SANTIAGO (Reuters) - Chile’s Supreme Court has ordered the Bank of Chile to allow tax authorities to examine the local accounts of Uber (UBER.N), rejecting an appeal by the ride-sharing company, according to a judgment seen by Reuters on Tuesday.
The bank was ordered to provide the Internal Revenue Service (SII) with details of payments into and out of two bank accounts controlled by Uber´s local entity between January 1 2015 and May 30 2017, along with information about other bank accounts it previously opened then closed, within 10 days of the ruling.
It is the latest in a series of legal disputes globally involving Uber and its drivers over issues such as employment terms, regulation and taxation which could impinge on its operations and profitability.
The court document said Uber Chile SPA received significant payments from its parent company in the Netherlands.
The tax authorities singled out payments from Uber in the Netherlands labeled Driver Payment Chile of more than 500 million Chilean pesos ($697,600) for the 2016 tax year and 60 billion pesos for the 2017 tax year, according to the court ruling.
Uber had appealed against an order by the Tax and Customs Court in Santiago and Chile´s Appeal Court that bank secrecy be lifted for the inspection by the tax authorities.
“The law authorizes SII to request judicial authorization for the correct exercise of its supervisory powers in order to obtain essential background to verify the veracity and integrity of tax returns,” the Supreme Court judgment said.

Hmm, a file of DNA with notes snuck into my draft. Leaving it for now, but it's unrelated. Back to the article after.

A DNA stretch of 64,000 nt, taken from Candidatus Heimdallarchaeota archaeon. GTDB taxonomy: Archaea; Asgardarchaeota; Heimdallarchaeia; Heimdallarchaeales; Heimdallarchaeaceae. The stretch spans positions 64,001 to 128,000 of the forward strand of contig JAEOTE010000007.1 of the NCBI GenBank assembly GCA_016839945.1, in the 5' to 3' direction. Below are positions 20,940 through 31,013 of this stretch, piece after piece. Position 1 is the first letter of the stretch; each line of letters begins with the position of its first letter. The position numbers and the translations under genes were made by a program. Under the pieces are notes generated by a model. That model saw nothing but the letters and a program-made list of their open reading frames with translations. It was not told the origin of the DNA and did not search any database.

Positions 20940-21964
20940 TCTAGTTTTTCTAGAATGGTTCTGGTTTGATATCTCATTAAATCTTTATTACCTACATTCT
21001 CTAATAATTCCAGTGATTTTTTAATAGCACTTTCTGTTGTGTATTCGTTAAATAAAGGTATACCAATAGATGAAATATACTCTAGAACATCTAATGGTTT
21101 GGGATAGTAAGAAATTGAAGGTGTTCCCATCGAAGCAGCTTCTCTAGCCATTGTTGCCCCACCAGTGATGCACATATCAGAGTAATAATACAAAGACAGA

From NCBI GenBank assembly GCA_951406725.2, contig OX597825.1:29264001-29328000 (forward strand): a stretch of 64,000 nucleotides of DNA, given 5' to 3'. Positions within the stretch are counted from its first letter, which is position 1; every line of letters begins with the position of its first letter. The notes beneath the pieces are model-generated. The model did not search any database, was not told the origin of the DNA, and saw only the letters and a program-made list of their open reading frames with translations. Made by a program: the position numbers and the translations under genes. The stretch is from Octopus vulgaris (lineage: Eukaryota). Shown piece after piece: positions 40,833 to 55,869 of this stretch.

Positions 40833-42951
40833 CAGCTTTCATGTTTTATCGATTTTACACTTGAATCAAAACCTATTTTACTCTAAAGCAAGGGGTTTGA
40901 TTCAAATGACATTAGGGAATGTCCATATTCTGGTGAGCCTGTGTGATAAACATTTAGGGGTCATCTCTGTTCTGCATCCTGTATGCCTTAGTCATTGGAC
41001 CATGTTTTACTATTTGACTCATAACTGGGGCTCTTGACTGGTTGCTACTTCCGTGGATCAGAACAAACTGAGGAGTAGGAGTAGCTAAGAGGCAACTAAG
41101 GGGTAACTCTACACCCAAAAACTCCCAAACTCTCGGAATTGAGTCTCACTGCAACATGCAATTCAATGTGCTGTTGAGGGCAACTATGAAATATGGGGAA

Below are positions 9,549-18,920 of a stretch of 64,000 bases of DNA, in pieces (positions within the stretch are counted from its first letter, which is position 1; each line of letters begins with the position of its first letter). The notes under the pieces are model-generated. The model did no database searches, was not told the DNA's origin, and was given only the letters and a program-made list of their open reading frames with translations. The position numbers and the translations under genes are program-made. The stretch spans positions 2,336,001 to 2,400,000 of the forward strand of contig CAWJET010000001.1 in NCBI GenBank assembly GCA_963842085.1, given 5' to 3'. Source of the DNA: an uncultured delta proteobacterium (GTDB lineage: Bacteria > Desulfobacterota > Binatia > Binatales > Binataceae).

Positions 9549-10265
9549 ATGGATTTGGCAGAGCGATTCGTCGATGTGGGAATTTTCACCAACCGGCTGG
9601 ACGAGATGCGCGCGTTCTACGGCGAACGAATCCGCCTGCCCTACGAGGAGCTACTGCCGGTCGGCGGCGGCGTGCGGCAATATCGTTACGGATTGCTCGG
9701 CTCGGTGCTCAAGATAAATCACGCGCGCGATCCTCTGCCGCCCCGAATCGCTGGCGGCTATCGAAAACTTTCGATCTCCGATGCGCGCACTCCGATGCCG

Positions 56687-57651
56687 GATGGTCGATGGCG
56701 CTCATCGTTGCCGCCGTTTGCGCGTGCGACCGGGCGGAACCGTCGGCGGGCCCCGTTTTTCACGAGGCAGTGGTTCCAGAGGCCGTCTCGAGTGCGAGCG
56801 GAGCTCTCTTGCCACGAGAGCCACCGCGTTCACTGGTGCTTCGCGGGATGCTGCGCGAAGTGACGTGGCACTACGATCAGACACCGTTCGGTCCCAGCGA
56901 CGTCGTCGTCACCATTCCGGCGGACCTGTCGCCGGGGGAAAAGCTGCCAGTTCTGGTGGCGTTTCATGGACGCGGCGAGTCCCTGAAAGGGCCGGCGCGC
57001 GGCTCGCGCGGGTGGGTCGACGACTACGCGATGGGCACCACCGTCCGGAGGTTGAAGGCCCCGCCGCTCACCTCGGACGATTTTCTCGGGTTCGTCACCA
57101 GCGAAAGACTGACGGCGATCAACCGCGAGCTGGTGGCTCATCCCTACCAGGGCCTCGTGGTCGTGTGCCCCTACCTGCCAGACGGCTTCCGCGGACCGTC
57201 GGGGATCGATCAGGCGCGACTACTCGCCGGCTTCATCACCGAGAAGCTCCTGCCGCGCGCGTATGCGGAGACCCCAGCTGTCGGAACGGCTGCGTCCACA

Uber did not respond to Reuters´ request for comment on the finding.
The Internal Revenue Service said in a statement that “all taxpayers who develop a lucrative activity in the country, legal or natural persons, Chilean or foreign, must comply with the obligations established by the tax regulations.”
An Uber spokesman told Reuters in March that it encouraged drivers to declare their incomes to the tax authorities as self-employed workers.
“Uber is present across all regions of Chile, more than 85,000 drivers use our platform to earn an income and support their families, and more than 2.2 million people rely on Uber to move around their cities,” it said.
Uber and other ride-sharing digital applications remain technically illegal in Chile where legislation to govern them has been delayed amid representations by traditional taxi firms and unions.
Last week, Uber announced it would seek to buy a majority share in the Santiago-based grocery delivery application Cornershop to provide Uber customers with “the operating system for your everyday life”.
Reporting by Aislinn Laing; Editing by Raju Gopalakrishnan